Sunday, January 10, 2010


We expect PAT for I-Sec Fertiliser universe to decline 29% owing to high base – P&K business base was high on account of companies having benefited from rising P&K prices. Nagarjuna Fertilizers & Chemicals (Nagarjuna) is likely to witness a strong quarter on the back of increased capacity and higher trading volume; Chambal Fertilisers & Chemicals (Chambal) would see muted profitability. Improving international urea prices and expectation of a new policy has created a buzz around fertiliser stocks. We believe international urea prices, which have improved with demand pick up, would remain rangebound owing to significant capacity addition over the next three years. Ukrainian companies’ proposals for medium-term contract with government of India (GoI), at US$270/te for 3-5mnte further supports our belief about urea prices remaining rangebound. We believe there would not be any significant positive surprise on the policy front, post NPS- 3 expiry in April ’10. Tata Chemicals is seeing steady progress in brownfield urea project – However, gas availability and long-term gas contract would remain critical.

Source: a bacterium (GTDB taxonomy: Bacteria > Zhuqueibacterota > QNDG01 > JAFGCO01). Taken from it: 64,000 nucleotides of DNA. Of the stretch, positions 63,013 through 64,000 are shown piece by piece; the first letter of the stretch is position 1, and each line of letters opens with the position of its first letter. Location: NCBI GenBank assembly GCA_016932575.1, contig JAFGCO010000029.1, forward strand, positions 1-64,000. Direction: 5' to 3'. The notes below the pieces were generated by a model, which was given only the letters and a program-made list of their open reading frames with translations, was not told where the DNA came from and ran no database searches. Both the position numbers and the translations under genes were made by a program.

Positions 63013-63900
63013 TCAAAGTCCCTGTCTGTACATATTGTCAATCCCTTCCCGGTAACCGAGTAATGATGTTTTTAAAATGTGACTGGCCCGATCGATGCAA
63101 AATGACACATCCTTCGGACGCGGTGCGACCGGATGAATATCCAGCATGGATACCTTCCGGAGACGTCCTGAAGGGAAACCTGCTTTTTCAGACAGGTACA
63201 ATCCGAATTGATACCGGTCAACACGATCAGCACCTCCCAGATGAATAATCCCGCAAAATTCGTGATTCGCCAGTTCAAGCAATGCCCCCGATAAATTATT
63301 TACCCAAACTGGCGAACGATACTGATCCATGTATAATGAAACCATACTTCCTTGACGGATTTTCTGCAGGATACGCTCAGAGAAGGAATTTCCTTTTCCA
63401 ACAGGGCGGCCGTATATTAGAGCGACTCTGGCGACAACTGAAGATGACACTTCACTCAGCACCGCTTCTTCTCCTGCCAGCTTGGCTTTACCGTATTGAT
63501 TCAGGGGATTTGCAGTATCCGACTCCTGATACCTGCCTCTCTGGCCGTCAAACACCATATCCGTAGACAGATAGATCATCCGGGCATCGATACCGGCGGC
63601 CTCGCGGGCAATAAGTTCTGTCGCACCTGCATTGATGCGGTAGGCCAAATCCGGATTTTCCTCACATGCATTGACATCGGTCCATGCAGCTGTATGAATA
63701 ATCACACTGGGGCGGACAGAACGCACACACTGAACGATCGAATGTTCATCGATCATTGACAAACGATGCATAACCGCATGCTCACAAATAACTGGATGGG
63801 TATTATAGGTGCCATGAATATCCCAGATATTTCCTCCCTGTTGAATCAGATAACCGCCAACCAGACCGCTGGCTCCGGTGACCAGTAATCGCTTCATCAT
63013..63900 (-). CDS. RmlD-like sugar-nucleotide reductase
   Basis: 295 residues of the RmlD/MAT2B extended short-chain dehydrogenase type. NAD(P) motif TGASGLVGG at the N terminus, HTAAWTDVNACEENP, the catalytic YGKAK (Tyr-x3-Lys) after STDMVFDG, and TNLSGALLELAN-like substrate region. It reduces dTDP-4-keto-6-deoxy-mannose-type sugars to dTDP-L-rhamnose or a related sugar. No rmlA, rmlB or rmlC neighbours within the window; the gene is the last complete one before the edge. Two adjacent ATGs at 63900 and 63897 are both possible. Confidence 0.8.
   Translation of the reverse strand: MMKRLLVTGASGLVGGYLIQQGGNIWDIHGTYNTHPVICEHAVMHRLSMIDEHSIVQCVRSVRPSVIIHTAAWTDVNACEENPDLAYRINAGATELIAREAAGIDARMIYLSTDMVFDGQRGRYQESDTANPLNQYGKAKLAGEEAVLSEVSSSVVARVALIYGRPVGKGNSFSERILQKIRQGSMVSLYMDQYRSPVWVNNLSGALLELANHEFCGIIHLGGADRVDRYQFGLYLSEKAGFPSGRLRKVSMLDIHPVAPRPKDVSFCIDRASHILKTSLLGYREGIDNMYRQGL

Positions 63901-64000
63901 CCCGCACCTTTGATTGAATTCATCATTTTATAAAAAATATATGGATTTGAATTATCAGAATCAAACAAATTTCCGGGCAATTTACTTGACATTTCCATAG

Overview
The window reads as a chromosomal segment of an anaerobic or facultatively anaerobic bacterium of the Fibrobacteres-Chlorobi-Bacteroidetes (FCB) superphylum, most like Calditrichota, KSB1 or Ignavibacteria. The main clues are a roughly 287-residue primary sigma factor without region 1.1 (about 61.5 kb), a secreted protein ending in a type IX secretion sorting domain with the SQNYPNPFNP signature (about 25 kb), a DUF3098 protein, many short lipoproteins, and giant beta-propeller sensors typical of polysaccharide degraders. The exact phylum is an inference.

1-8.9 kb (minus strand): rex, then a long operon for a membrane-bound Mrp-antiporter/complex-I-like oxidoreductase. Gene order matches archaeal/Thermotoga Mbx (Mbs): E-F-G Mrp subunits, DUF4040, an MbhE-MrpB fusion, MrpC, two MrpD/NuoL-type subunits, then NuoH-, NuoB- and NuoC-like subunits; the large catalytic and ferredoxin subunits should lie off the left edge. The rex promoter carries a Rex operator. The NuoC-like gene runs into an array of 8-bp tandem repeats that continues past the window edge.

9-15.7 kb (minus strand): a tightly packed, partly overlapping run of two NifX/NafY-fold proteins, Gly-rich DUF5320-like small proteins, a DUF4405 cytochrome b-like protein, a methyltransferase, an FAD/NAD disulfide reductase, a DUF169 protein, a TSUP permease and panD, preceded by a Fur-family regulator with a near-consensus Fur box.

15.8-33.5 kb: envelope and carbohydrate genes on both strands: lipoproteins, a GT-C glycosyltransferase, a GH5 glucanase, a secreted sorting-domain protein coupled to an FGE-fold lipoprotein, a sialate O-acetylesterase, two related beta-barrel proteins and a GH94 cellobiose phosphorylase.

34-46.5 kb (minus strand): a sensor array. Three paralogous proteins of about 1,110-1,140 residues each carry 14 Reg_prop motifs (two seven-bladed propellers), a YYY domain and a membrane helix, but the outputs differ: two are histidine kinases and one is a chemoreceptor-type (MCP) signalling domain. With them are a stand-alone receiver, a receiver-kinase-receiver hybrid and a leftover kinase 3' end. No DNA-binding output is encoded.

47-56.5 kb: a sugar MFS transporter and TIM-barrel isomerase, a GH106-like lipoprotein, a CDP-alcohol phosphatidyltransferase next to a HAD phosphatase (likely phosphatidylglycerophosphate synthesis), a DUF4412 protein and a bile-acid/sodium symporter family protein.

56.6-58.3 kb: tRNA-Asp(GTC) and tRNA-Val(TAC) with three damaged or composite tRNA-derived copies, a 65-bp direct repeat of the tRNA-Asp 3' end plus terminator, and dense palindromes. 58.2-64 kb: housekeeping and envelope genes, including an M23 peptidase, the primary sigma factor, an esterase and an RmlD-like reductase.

High base effect continues…

High base effect continues to impact GSFC and RCF. Owing to impact of inventory gains in the P&K business in base year’s profit, Gujarat State Fertilizers & Chemicals (GSFC) and Rashtriya Chemicals & Fertilizers (RCF) are likely to post significant profitability decline YoY.

Nagarjuna to post strong results on low base. Nagarjuna is expected to report 24% jump in EBITDA owing to increased production capacity and higher trading volumes. PAT is expected to rise 2.9x YoY to Rs179mn versus Rs46mn in Q3FY09.

International urea prices have crossed the US$300/te mark. Companies such as Tata Chemicals, Chambal and Nagarjuna are the key gainers as they have completed the debottlenecking exercise.

Urea prices unlikely to see sharp rally. We expect urea capacity addition of ~18% globally over the next three years and demand to rise 3.5-4.5% YoY. This implies that demand-supply mismatch is unlikely (in ’08, the mismatch had sharply driven up urea prices). That countries such as Ukraine are willing to sell urea to the GoI at US$270/te for a 3-5 year period, further proves that suppliers too are not expecting a rally, thereby attempting to lock in for the medium term.

To read the full report: FERTILISER SECTOR